Ibrahim El-Salahi at the Tate Modern
Gaugin at the Tate Modern
Francis Bacon Exhibition at the Tate
The Tate Modern's 10th Anniversary
Picasso Exhibition at the National Gallery
Anish Kapoor at the Royal Academy 2009
Art Gallery of New South Wales - Frieda Kahlo
Lines of Thought - Isabel Seligman

Mottisfont Rose Garden 2022




Mottisfont rose garden was looking spectacular on my visit on 8th June, possibly the best it has been, despite the rain at the weekend. 


 

For more photos, click here

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Favourite Gardens - Houghton Lodge

Houghton Lodge with its rose-filled verandah

Houghton Lodge is a splendid C18th fishing lodge high above the banks of the Test, in a most unusual 'cottage ornee' style, which has in recent years has had its extensive gardens hugely improved by the owners, Daniel and Sophie Busk. Sophie in particular has brought the huge walled garden back into perfect condition, and filled it with peonies and old roses (including a very rare 'Pope Pius IX') and trained some of the largest espaliered fruit trees in the country along its walls. New for 2022 is a sloping garden beginning with a cherry orchard and stream that debouches past cloud-pruned trees into an old lake, now cleared and planted and straddled by a beautiful Japanese bridge. 



The rest of the garden is at a similar standard, with sweeping views down the river from its high terraces. 

Of particular note is the lovely 'Peacock Garden' in box and the verandah hung with climbing roses.



 



For more photos of the gardens, click here


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Thursday, 26 May 2022

Chelsea Flower Show 2022

 


Morris & Co 



The Chelsea Flower Show this year was notable for naturalistic planting and the strong structures that had been raised in the main show gardens. The top photo shows one of them that was due to be taken down and reassembled at Sculpture by the Lakes in Dorset. 

For a full set of photos, click here

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Tuesday, 19 April 2022

What is tbe Price of Electricity?

Here are our handy tips for understanding kWh and electricity cost per kWh. This will help you save money, energy and do your bit for the environment. Tick, tick and tick!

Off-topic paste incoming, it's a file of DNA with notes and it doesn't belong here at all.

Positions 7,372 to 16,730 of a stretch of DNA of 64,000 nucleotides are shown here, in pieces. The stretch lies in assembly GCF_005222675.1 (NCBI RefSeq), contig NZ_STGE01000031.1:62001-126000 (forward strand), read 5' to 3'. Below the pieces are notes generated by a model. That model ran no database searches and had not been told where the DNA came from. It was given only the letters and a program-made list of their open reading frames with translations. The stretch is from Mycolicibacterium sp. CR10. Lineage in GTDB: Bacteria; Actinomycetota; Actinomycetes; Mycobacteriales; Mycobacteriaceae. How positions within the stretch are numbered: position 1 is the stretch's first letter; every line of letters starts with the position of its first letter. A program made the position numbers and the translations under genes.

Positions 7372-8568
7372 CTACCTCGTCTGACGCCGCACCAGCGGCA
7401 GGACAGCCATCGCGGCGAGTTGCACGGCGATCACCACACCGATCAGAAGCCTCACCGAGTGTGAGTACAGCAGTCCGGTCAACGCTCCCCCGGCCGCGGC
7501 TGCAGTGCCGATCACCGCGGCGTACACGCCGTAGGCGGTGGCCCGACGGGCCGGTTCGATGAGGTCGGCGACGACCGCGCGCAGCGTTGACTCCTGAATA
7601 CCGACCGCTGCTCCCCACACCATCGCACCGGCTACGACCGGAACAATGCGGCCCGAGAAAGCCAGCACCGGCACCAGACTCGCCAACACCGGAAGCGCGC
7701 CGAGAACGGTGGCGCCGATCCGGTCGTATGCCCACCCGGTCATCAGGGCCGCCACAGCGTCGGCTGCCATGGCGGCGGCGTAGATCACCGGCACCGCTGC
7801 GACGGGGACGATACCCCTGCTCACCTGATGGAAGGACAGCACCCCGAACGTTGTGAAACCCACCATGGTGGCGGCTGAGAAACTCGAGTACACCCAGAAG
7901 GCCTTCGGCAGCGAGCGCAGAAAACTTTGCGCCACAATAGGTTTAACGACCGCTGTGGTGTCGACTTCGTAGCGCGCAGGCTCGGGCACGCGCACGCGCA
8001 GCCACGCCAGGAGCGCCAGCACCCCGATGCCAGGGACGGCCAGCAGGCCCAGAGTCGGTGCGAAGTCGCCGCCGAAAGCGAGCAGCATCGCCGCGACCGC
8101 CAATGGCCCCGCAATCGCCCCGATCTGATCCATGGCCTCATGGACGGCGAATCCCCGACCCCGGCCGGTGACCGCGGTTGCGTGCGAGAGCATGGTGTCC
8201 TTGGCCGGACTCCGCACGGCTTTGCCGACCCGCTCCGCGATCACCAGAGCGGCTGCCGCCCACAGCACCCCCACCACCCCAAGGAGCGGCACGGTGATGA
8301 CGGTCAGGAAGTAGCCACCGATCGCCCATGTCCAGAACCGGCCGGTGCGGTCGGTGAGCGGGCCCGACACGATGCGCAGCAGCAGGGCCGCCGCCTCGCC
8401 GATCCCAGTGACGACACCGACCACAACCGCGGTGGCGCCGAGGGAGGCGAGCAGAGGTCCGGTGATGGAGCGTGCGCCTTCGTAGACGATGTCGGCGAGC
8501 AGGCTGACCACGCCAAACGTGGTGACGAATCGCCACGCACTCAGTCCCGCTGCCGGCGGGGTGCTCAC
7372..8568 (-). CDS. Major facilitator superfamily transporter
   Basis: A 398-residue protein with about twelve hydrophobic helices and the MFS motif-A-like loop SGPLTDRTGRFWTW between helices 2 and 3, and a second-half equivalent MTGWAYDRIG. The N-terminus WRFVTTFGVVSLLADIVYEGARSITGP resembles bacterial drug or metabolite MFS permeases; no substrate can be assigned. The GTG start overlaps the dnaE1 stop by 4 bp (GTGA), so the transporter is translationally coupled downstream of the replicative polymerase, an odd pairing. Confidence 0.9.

Let’s start with the basics, what is a kW and what is a kWh?

A kilowatt hour (kWh) is a measure of how much energy you’re using per hour, whilst a kW is a measure of power. kW stands for kilowatt, a universal standard for measuring electricity. So, one kilowatt equals 1,000 watts. Your electricity provider charges by how much electricity you use per kilowatt hour (kWh). The kWh is a unit of energy, the number of kilowatts you use over time, on different things.

 

The more kilowatt hours, or kWh you use, the more you pay. So, how much does 1 kWh of electricity cost?

Energy is a measure of how much fuel is contained within something or used by something over a specific time period. Think of it like a Mars bar- the kWh is the like calories (or energy) within the bar, the kW is how you use those calories.

You might go for a fast, high-intensity run and burn off the energy in a matter of hours, or you might loaf on the sofa binging on Netflix, therefore stretching that energy out a bit. So, the electricity cost per kWh price you pay depends on how long you keep everything on. That’s why leaving your TV on standby or your charger plugged in still uses power and will add to the kWh cost on your energy bill (and wastes energy).

 

Now let’s look at lightbulbs.

Say you have ten 100-watt light bulbs, that would equal 1kW of energy usage (10 x bulbs x 100W = 1,000W= 1 kW). To work out the kWh cost, you’d multiply that by the amount of time you need them on and the electricity cost per kWh:

1kW x 10 hours x £0.16 electricity cost per kWh = £1.60 a day

Boom! It’s that simple! Take another look at your energy bill and you’ll see it start to make more sense.

You can apply this rule to your gas too (it will have a different unit cost to your electricity though).